1. Not all Dreams are Colourful

While many people dream in color, it’s estimated that one person in 8 has dreams in black and white. Dundee University’s Eva Murzyn suggests that “…there could be a critical period in our childhood when watching films has a big impact on the way dreams are formed.” She concluded this from the fact that dreams during the 20th century were almost always devoid of color; the shift to colored dreams occurred only during the 1960s, coinciding with the advent of Technicolor.

  1. Dreams Paralyze You

During REM or dream-phase sleep, your body suppresses the release of neurotransmitters such as norepinephrine, serotonin, and histamine—all vital in stimulating motor neurons. This effectively paralyzes the body and puts it in a state of REM atonia, a condition wherein the muscles are in a state of relaxation that borders on paralysis.

  1. Our Pets Dream Too

Studies have shown that REM sleep and its associated brain states also occur in a number of animals.

  1. There is a Science to Dreams

While dream interpretation focuses on understanding dream meaning and deciphering their symbolisms, Oneirology, the scientific study of dreams, is more concerned with the mechanisms and processes involved in dreaming.

  1. Blind People also Have Dreams

Not all dreams are visual, and this makes it possible for blind people to dream. Researchers from the University of Copenhagen and Glostrup Hospital in Denmark published a study in Sleep Medicine stating that blind people’s dreams mostly involve auditory and gustatory sensations. While people who become blind after birth have visual dreams, those who were born blind also have vivid dreams, thanks to a broader array of sensory inputs.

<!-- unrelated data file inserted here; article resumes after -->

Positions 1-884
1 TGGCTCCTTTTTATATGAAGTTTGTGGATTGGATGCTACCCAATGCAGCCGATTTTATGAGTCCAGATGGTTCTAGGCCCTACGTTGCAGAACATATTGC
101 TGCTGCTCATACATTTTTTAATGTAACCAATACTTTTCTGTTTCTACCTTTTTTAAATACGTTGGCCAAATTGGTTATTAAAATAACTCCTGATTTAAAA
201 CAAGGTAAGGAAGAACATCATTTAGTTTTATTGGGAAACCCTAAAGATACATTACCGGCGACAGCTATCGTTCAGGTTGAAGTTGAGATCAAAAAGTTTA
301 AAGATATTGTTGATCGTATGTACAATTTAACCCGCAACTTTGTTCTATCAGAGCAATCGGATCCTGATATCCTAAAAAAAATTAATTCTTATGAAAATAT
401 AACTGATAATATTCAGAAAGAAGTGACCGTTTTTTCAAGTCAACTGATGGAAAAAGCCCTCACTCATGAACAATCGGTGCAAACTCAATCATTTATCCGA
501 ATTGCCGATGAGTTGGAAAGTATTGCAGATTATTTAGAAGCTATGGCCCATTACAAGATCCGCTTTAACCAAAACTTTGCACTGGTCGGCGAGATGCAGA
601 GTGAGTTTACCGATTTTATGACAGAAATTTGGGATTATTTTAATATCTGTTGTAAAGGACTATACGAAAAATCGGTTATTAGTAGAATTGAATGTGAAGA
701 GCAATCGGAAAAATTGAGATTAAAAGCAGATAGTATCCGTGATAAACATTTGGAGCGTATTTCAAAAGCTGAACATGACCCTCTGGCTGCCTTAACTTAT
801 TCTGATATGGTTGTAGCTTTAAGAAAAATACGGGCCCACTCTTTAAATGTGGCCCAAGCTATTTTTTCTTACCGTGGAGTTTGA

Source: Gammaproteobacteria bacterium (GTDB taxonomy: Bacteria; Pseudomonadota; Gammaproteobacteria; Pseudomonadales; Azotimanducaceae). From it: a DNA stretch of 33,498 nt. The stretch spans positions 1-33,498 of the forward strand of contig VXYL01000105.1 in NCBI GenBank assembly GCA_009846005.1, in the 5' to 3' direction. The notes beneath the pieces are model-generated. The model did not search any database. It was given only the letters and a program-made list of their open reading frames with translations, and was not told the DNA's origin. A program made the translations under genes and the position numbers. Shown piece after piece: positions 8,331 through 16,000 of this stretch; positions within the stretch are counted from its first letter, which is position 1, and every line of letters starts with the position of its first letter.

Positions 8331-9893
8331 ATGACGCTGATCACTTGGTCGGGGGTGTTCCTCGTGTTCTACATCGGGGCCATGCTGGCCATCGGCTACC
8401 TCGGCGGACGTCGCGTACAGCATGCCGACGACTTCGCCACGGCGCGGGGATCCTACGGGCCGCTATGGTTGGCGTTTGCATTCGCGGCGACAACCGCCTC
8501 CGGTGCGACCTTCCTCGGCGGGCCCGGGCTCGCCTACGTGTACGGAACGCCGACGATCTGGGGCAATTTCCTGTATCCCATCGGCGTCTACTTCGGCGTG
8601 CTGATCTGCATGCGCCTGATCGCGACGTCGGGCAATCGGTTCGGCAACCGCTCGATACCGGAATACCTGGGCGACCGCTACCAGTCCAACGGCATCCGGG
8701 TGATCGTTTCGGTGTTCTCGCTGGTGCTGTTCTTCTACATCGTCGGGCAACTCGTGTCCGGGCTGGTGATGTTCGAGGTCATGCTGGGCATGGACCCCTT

1. Dreams are More Vivid for Quitters

According to the Journal of Abnormal Psychology, 33% of 293 smokers who were abstinent for between 1 and 4 weeks reported having at least one dream about smoking, with these dreams being described as more vivid than usual. It was concluded that they were the result of tobacco withdrawal because 97% of the test subjects did not have them while smoking. The dreams were also rated to be as common as most major tobacco withdrawal symptoms.

  1. Déjà vu is a Thing

If you’ve ever had the feeling that you’ve already seen or felt something that you’re only experiencing for the first time, you’re not alone. A survey found that 18-38% of people who participated in the survey have had at least one precognitive dream, and 70% have experienced déjà vu. It’s also interesting to note that up to 98% of these people believe in the possibility of precognitive dreams.